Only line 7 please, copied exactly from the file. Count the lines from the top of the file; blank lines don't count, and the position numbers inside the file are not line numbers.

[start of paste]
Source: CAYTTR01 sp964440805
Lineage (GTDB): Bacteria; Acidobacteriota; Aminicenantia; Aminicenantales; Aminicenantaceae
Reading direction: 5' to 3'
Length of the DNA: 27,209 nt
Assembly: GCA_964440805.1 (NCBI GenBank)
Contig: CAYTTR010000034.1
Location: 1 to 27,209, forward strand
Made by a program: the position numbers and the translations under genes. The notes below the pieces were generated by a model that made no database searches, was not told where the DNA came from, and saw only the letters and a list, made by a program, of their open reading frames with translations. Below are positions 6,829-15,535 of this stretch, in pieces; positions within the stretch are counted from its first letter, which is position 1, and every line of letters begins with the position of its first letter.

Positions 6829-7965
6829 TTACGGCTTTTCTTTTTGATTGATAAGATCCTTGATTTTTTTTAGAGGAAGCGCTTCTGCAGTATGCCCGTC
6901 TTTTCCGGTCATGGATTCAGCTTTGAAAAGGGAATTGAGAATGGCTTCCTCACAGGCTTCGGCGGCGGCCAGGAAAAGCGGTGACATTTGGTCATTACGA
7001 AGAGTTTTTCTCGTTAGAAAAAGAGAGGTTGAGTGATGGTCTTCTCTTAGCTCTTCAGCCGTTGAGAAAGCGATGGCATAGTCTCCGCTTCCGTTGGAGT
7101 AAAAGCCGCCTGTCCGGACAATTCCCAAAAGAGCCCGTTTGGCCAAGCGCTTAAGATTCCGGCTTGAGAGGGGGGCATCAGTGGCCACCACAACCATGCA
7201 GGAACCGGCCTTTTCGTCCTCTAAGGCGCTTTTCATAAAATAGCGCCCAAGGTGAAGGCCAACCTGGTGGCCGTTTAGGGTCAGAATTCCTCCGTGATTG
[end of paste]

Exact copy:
Location: 1 to 27,209, forward strand